10 GUM TREES
THAT ALSO MAKE GOOD FIREWOOD
GUM AS A TREE divides a lot of people. One reason is different varieties do better in different parts of the country – plant the wrong one for your area and you’ll probably lose it to frost or the wrong soil conditions. Also, once a gum gets away it’s fairly hardy, but when it’s young it needs to be fed and weeds kept back or it may die.
But the other issue is that these are trees which can easily get away on you. If you don’t coppice or cut them down before the age of five years they can start to cause big problems. Large gum trees naturally drop big branches during storms for stability, but that’s no comfort if it’s near a building or a vehicle, or worse a person. In Australia, gums are known as ‘widow makers’ for the number of people killed sheltering under gum trees during storms.
Eucalypts mostly grow very fast. At five years old, most will still be a manageable height to cut down, but once they get a couple more years on them, you can be looking at a big felling operation and the cost of using a commercial forestry chainsaw and log splitter.
The roots of big eucalypts can spread a long way - up to 30m - so you don’t want them anywhere near driveways or buildings, and they will suck the goodness out of the soil if you’re trying to grow pasture or crops amongst them.
The trick for a firewood block is to plant them with another good timber/firewood species from their Australian homeland, acacia (wattles).
1. Eucalyptus botryoides, southern mahogany
Conditions: well-drained soils Fast-growing, gorgeous timber and firewood tree, coppices well after 5 years. Evidence now that it’s not as tolerant to coastal situations as first thought. Is very susceptible to sawfly, ophilemus and leaf lerp although some bio-control now available with parasites.
2. Eucalyptus nitens,
Conditions: dry-moist soils (not wet), will tolerate humidity, frost, cold temperatures Very fast-growing which puts it at risk of being blown over. Tall, hardy, can be coppiced but not as reliable as other varieties.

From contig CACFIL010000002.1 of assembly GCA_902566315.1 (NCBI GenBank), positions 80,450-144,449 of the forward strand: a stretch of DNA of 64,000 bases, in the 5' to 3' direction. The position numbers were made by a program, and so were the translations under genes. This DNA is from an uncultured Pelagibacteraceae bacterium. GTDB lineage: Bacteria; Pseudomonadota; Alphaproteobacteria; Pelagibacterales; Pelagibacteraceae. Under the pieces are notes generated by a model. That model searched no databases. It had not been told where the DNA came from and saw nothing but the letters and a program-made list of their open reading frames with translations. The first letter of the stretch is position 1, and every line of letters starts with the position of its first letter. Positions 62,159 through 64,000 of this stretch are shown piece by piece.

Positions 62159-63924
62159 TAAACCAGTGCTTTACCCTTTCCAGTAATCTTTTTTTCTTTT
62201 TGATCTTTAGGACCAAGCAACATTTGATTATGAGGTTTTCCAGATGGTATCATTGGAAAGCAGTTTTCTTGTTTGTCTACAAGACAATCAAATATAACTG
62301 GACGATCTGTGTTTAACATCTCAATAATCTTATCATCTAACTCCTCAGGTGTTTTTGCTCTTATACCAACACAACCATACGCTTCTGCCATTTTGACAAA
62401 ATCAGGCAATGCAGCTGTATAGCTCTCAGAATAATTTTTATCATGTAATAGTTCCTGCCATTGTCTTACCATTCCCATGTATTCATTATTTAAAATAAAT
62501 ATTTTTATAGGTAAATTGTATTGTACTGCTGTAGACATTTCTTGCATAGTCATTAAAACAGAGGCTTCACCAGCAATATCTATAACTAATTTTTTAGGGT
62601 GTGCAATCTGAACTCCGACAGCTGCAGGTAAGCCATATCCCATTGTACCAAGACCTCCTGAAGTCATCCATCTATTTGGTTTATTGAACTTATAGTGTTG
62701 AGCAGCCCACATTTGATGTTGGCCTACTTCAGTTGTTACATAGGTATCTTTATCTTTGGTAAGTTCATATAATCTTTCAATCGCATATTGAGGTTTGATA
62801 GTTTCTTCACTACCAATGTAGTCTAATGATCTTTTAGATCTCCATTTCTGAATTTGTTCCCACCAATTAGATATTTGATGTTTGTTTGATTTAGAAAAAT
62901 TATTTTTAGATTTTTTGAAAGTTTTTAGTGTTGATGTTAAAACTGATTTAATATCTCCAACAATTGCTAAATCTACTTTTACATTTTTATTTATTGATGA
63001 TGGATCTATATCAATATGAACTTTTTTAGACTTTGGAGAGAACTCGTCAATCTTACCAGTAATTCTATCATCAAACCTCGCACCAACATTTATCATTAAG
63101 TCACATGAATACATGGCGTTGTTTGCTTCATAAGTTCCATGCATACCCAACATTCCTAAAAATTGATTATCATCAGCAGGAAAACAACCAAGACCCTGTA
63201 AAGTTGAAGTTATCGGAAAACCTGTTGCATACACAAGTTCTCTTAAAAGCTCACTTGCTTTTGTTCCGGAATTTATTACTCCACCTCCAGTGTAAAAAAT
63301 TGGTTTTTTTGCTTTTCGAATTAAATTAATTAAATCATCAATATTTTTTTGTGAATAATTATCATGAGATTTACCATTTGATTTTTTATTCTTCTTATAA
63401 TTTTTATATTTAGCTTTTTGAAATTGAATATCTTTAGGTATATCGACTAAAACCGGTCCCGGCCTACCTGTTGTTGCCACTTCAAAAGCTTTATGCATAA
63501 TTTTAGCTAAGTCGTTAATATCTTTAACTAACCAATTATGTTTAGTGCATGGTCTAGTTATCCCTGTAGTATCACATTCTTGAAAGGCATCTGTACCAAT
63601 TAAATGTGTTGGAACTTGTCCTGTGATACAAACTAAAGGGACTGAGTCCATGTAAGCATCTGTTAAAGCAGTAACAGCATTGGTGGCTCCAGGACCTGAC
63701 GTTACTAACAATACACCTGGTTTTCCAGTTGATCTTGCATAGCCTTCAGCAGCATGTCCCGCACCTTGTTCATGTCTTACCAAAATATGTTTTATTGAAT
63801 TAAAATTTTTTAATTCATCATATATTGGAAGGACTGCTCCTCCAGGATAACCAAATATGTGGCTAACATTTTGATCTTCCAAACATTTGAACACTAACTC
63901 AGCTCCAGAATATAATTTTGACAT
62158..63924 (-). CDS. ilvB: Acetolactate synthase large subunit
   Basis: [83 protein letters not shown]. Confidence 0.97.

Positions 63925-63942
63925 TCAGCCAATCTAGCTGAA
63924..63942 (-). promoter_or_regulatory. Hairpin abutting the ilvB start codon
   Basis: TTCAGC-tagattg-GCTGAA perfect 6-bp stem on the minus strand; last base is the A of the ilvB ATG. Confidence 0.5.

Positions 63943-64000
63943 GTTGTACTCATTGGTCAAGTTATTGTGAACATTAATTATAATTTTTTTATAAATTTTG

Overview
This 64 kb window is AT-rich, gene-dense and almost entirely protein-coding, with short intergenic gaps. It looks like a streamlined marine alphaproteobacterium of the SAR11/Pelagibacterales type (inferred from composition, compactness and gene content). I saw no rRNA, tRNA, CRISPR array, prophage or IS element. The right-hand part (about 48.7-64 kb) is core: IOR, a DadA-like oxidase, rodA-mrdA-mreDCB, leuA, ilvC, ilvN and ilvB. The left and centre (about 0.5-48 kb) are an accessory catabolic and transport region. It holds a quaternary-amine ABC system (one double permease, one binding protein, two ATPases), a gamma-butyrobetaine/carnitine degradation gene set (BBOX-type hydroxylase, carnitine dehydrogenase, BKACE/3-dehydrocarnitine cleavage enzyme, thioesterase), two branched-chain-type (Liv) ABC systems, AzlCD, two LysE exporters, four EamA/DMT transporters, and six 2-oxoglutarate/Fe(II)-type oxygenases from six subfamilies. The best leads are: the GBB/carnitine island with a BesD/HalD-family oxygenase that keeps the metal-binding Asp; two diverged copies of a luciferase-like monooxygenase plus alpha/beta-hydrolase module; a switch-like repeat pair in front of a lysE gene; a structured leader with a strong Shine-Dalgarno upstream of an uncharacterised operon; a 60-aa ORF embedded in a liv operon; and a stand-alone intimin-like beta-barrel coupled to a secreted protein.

3. Eucalyptus ovata, swamp gum
Conditions: wet soils Coppices very well from 5 years+ and will regrow from a stump several times, excellent for firewood.
4. Eucalyptus microcorys, tallowwood wood
Conditions: deep moist soil including clay, not frost-tolerant Great wood for posts, coppices well for firewood,, flowersflowerrs over winter so good for bee food, dense crown andd low branches make it a good shelter tree.
5. Eucalyptus muelleriana, yellow stringybark
Conditions: well-drained soils, warmer climates Fast-growing, good quality timber, low tolerance to frost.
6. Eucalyptus macrorhyncha, red stringybark
Conditions: grows well in most soils but prefers welldrained, frost and drought-tolerant Good quality timber, very hardy.
7. Eucalyptus fastigata, brown barrel gum
Conditions: prefers deep volcanic soils, shelter from wind Grows fast, coppices well, beautiful timber for furniture or constructions above ground.
8. Eucalyptus bosistoana,
nitrogen-en-fixing,fi burns fast.
coast grey box
Conditions: fertile, well-drained soil, clay, limestone This is a very dense wood, excellent timber for posts, flooring etc, doesn’t like dry, exposed sites or hard frost.
9. Eucalyptus saligna, Sydney blue gum
Conditions: free-draining moist soil, not wind-hardy Good coppicing tree, shade-tolerant, doesn’t like windy sites, is affected by pests/disease.
10. Eucalyptus viminalis, manna gum
Conditions: dry to moist soil, drought-tolerant Good coppice tree, good for shelter on exposed, dry sites, lovely flowers for bee feed.
What to plant with your gums
Gums often do well with acacia (wattles) as the smaller trees can live under a gum canopy, and are also good firewood trees in their own right. Wattle varieties to try include:
• Acacia elata, prefers moist soils, good timber
• Acacia falciformis, does best on warm, fertilele sites,
• Acacia melanoxylon, good too coppice after year 7 over
several rotations, toleratesrates wide range of conditions but
does best on sheltered,heltered, well-drained, fertile soil,